The SPDC source used in the experiment is a Type I, BBO crystal which is pumped by a 25 mW violet laser with a 405 nm wave length. SPDC requires conservation of energy and momentum inside the crystal
It is very important for the experiment that the laser beam be parallel to the optical table so that the pair of photons is detected in the same horizontal plane. This type of source produces pairs of individual photons, with the same polarization, which follow symmetric trajectories about the pump laser beam direction, hereafter call the symmetry axis. In the degenerate case (ω1 = ω2), the two photons come out of the crystal with the same angle θ = cos−1(kp ‧ ki/(kpki), i = 1, 2, but at opposite sides from the symmetry axis.
The second important part of the interferometer is the alignment of the two photons through the HOMI with the aid of the MZI. The procedure is described in the next steps. First, we have to identify the angle of the photons, which in this case is 5° from the symmetry axis. To do this, we use a simple procedure for alignment described in.3 This method is based on mounting the fiber collimators on two rails that pivot just below the non-linear crystal. This way the collimators always look at the crystal as the rail is moved. The rail positions are coarse adjusted to obtain the maximum number of individual photon counts at the detectors. A fine adjustment is done my maximizing the number of coincidences between the two detectors. Once this alignment is done we know an optimal paths of the down-converted photon pairs. The next step is to define these paths by placing two irises on each path, as shown in Fig. 3.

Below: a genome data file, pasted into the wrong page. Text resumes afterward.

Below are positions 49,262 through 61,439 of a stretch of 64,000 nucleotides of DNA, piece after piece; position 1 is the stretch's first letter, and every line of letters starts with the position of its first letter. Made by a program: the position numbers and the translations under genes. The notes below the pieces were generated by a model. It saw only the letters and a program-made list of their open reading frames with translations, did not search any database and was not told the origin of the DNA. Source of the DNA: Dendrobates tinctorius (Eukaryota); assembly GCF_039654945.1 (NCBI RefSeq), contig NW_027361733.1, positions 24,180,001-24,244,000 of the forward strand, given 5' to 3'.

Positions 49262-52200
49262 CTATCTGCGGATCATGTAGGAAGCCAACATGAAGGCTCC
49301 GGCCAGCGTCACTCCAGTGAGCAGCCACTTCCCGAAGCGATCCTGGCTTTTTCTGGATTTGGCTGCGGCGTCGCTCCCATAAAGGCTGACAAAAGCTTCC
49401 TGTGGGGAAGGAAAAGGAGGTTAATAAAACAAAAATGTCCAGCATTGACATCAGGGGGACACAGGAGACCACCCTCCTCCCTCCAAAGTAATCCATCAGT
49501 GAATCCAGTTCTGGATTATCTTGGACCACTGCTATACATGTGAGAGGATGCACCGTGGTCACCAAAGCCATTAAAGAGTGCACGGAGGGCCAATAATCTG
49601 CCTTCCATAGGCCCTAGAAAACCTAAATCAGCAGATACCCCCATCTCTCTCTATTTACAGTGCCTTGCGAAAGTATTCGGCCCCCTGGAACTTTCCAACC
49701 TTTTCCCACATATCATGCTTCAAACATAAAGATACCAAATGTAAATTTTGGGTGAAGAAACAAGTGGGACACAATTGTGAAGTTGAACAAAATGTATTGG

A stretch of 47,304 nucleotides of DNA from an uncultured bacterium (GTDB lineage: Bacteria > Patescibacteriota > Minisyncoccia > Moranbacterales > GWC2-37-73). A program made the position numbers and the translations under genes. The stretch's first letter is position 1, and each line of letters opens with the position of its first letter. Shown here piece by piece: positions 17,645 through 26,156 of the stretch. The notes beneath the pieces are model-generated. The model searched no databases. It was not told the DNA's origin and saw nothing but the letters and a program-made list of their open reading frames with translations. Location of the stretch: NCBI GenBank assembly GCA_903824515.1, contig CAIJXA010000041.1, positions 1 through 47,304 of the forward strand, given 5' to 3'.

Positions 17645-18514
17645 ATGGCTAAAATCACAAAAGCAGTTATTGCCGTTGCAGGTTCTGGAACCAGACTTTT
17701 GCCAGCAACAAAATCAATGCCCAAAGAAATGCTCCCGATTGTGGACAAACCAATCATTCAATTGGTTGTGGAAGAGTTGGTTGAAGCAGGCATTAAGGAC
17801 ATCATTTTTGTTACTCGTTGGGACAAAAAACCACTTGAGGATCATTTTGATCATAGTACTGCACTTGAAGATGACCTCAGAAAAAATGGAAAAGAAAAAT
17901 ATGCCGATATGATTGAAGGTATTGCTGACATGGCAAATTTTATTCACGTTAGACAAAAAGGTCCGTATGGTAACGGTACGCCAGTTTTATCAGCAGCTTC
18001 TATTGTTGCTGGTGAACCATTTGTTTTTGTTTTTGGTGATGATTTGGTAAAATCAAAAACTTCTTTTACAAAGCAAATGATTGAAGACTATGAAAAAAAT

This is used so the trajectories of the photons can be followed by a visible laser that sets the mirrors of the HOMI. The initial hardware design should allow the swapping of the non linear crystal by a beam splitter. The latter serves as the first beam splitter of the MZI, for use with the visible laser. The positions of the crystal and the beam splitter should be the same, and we should be able to swap both of them without introducing any major misalignment. In our setup we used a vertical translation stage to displace the crystal upwards, and a horizontal translation stage to displace the beam splitter. The beam splitter is positioned such that the visible laser goes through both sets of irises and thus simulating the trajectories of the two down-converted photons. The alignment is complete when the visible light incident to the collimators fully comes out of ends of the attached fibers. This is of course done with the fibers disconnected from the APD detectors, with the power to the latter being without power.